House Republicans Slam Administration For "Attacking" DOMA

In Tuesday Supreme Court filing, House Republican leaders defend the 1996 law defining marriage as between one man and one woman.

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Speaker of the House John Boehner (R-OH) leaves after the public ceremonial inauguration for U.S. President Barack Obama on the West Front of the U.S. Capitol January 21, 2013 in Washington, DC. Barack Obama was re-elected for a second term as President of the United States.

WASHINGTON — The House Republican leadership Tuesday filed a brief in the Supreme Court urging the Supreme Court to uphold the Defense of Marriage Act as constitutional, arguing that the Obama administration “abdicated its duty to defend DOMA’s constitutionality” in February 2011 and instead started “attacking” the law in court.

As to the law itself, the House Bipartisan Legal Advisory Group — controlled 3-2 by Republicans in light of their House majority — argued that the federal government had the authority to legislate in an attempt to ensure “national uniformity” regarding the provision of federal benefits. The House leaders argue that in addition to the federal reasons, the Congress could act for the same reasons many states have acted to ban same-sex couples from marrying. They wrote:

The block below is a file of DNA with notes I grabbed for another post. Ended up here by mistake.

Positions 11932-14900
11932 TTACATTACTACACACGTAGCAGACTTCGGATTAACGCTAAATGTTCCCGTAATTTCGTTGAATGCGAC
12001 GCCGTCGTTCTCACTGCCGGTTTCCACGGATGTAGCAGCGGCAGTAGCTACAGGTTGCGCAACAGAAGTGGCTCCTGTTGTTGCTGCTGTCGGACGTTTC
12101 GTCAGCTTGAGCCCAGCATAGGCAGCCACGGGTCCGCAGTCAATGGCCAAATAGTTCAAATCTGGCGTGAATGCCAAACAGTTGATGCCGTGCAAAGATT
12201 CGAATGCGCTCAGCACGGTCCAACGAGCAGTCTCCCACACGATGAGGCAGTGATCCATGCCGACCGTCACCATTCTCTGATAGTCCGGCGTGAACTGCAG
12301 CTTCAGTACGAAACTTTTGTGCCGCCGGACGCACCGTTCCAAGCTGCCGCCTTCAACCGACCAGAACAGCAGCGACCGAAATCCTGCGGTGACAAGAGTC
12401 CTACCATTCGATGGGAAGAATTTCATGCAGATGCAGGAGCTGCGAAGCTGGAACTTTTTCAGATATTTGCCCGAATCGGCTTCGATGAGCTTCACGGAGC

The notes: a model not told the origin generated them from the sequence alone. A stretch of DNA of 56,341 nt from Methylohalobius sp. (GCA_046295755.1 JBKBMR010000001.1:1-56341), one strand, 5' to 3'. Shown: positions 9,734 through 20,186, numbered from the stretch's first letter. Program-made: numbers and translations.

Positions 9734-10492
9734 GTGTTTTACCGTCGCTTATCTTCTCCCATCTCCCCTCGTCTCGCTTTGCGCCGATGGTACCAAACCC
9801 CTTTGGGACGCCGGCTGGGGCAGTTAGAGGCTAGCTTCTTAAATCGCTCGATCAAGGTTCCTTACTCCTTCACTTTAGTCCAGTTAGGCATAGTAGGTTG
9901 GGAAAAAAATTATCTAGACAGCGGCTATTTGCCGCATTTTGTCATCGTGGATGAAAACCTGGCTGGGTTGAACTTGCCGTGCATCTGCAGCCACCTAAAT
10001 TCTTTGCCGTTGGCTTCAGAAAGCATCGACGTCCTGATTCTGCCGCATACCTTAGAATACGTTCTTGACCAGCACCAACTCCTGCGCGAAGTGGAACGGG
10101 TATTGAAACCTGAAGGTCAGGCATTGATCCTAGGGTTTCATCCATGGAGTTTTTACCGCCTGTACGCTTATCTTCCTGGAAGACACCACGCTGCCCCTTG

There is a unique relationship between marriage and procreation that stems from marriage’s origins as a means to address the tendency of opposite-sex relationships to produce unintended and unplanned offspring. There is nothing irrational about declining to extend marriage to same-sex relationships that, whatever their other similarities to opposite-sex relationships, simply do not share that same tendency. Congress likewise could rationally decide to foster relationships in which children are raised by both of their biological parents.

Finally, the House Republican leaders argue that laws classifying people based on sexual orientation should not be scrutinized more closely by courts, as is done with other types of laws under the Constitution’s equal protection guarantees, because “the histories of discrimination based on race, ethnicity, sex, and legitimacy are different.”

The leaders summarize their argument as thus: “In the final analysis, the democratic process is at work on this issue; there is no sound reason to constitutionalize it.”

The Obama administration and Edith Windsor, the widow who filed the lawsuit challenging DOMA’s prohibition on the federal government recognizing same-sex couples’ marriages, will respond to Tuesday’s filing in February. The Supreme Court justices will hear oral arguments on the case on March 27, the day after the court hears arguments about the constitutionality of California’s Proposition 8 marriage amendment.

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